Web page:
Update 11/6: Since I wrote this column, several Macworld readers have reached out with similar issues on M1 MacBooks.
For the past 10 months, I’ve used a 13-inch M1 MacBook Pro supplied by my employer. Most days it’s great, with exceptional battery life and excellent speeds, and is an overall massive upgrade over my previous 2016 model.
But some days it’s nearly impossible to get anything done. More than any Mac I’ve owned, this MacBook regularly experiences freezes, crashes, and restarts that often seem to be related to memory issues. It’s been nearly impossible to pinpoint a pattern, but I assumed it was something installed on my machine by my company. After reading numerous reports this week about similar issues, I’m not so sure.
When Gregory McFadden tweeted that Control Center was using 26GB of the 64GB of RAM on his new MacBook Pro, the screenshot looked very familiar. While Control Center never ate up that much RAM for me, I regularly spot spikes when using Safari and Photoshop Elements and have seen more sporadic issues with Mail and other apps. Sometimes the issues cause slowdowns that work themselves out in a few minutes, other times my machine locks up and forces a restart it.
I now keep Activity Monitor open while I work and it’s rare that the memory pressure monitor isn’t yellow or red. Like most Mac users, I tend to keep several apps idling in the background—Mail, Music, Safari, Outlook, Word, etc.—but with the M1 MacBook, I often need to quit apps to free up application memory. Closing Safari tabs is a regular task necessary to free up memory and keep my machine running smoothly.
Activity Monitor often shows my memory pressure in the red.
That’s extremely similar to the MacBook Pro and Monterey issues I’ve read this week—except I’m still running Big Sur. That leads me to believe it’s a bigger problem that wasn’t as widely reported until now. Perhaps it’s because developers tend to be more hyper-aware of things like this or it’s exacerbated by the extra RAM in the new MacBook Pro, but the number of people experiencing this issue appears to be growing. And I hope Apple is paying attention.
When the M1 chip was released, Apple changed the way we think of RAM on our Macs. As in the iPhone and iPad, the memory was now affixed on the same package as the system-on-chip. The M1 Pro and M1 Max come with higher memory options, but the M1 tops out at 16GB and that’s that.
As Jason Snell wrote back when the M1 was released, that tidy system has benefits: “The M1 processor’s memory is a single pool that’s accessible by any portion of the processor. If the system needs more memory for graphics, it can allocate that. If it needs more memory for the Neural Engine, likewise. Even better, because all the aspects of the processor can access all of the system memory, there’s no performance hit when the graphics cores need to access something that was previously being accessed by a processor core. On other systems, the data has to be copied from one portion of memory to another—but on the M1, it’s just instantly accessible.”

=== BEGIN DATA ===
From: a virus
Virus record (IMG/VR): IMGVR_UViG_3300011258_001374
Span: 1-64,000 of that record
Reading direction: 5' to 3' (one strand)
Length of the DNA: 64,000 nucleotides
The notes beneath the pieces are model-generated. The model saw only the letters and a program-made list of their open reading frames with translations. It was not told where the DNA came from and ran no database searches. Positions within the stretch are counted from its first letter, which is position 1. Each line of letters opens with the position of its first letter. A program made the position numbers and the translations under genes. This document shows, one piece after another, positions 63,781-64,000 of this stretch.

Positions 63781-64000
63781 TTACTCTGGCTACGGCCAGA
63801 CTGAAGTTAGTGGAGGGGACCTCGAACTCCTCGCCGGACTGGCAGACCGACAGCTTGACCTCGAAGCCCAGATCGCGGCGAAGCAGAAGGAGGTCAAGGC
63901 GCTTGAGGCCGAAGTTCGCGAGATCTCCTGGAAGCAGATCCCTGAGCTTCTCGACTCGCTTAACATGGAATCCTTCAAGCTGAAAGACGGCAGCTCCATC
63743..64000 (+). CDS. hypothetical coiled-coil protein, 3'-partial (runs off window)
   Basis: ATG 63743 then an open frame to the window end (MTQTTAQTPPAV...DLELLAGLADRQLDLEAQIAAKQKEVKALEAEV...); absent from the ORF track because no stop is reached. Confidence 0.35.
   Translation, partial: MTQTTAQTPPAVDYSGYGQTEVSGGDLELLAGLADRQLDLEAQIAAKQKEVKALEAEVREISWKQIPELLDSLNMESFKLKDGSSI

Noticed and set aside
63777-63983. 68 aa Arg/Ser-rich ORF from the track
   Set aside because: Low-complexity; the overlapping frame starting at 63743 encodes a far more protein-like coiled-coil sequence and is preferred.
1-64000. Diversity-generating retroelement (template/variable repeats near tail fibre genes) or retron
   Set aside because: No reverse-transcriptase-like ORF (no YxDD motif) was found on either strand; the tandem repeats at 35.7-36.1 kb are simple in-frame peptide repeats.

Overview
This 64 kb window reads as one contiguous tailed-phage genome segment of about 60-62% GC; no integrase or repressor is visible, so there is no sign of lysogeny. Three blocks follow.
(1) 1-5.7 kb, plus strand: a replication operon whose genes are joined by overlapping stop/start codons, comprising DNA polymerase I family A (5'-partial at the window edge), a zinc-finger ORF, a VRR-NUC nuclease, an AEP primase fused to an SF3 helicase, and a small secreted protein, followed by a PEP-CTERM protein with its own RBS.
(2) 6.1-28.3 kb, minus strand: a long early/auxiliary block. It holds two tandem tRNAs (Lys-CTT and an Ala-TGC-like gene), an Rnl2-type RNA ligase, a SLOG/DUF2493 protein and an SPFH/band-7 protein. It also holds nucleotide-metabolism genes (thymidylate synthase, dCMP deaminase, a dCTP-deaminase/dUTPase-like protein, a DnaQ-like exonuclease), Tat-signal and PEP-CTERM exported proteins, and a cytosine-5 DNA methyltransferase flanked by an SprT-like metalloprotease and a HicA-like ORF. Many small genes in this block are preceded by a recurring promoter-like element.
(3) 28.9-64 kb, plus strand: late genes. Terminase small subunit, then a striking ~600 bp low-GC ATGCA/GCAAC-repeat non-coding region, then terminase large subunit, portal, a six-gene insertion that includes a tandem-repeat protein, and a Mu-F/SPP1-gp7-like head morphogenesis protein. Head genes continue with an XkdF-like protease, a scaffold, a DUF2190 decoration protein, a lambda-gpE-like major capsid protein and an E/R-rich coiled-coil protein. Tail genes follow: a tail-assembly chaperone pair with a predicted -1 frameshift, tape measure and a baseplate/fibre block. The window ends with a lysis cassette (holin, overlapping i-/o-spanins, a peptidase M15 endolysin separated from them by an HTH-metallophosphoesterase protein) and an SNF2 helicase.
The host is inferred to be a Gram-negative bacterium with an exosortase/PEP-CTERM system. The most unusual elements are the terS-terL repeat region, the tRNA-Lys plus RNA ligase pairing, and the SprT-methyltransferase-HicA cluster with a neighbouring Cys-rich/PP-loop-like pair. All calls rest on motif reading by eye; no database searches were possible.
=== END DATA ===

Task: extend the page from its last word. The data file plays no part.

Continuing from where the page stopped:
Warnings like these—which I received while I was writing this article—are common.
It’s possible that macOS isn’t managing this unified memory structure properly, and will continue to allocate RAM beyond what is available without freeing up RAM that is no longer needed. This is commonly referred to as a “memory leak.” Performance gradually deteriorates until you need to either wait for the RAM to clear, force-quit the app, or restart the machine.
Sometimes a warning will appear when no single app is even using that much memory and other times apps are seemingly using way more memory than is available. I’ve seen single websites report using as much as 20GB of RAM for no discernible reason, crippling my machine.
Safari sites spiking memory use happen on a regular basis.
Maybe now that it’s more of a widespread issue, Apple will figure it out. We’ve reached out to Apple for comment but haven’t heard back, and it’s entirely possible that Apple fixes it in a future version of macOS without ever addressing the issue publicly. That’s what happened with the excessive SSD usage earlier this year, though that Apple says that was a “data reporting error” and not an actual problem. The memory bug is an actual issue that needs to be fixed as soon as possible.
In the meantime, there are a few ways to mitigate the issue. The first is to be vigilant. As I said, keep Activity Monitor open, and when you see an app’s memory usage creeping up, address it. You can also use a third-party memory cleaner that lets you quickly clear RAM. Running that periodically will help keep your resources available. And finally, stay up to date with the latest version of Big Sur or Monterey, as a fix will hopefully arrive soon.
Michael Simon has been covering Apple since the iPod was the iWalk. His obsession with technology goes back to his first PC—the IBM Thinkpad with the lift-up keyboard for swapping out the drive. He’s still waiting for that to come back in style tbh.
Source by www.macworld.com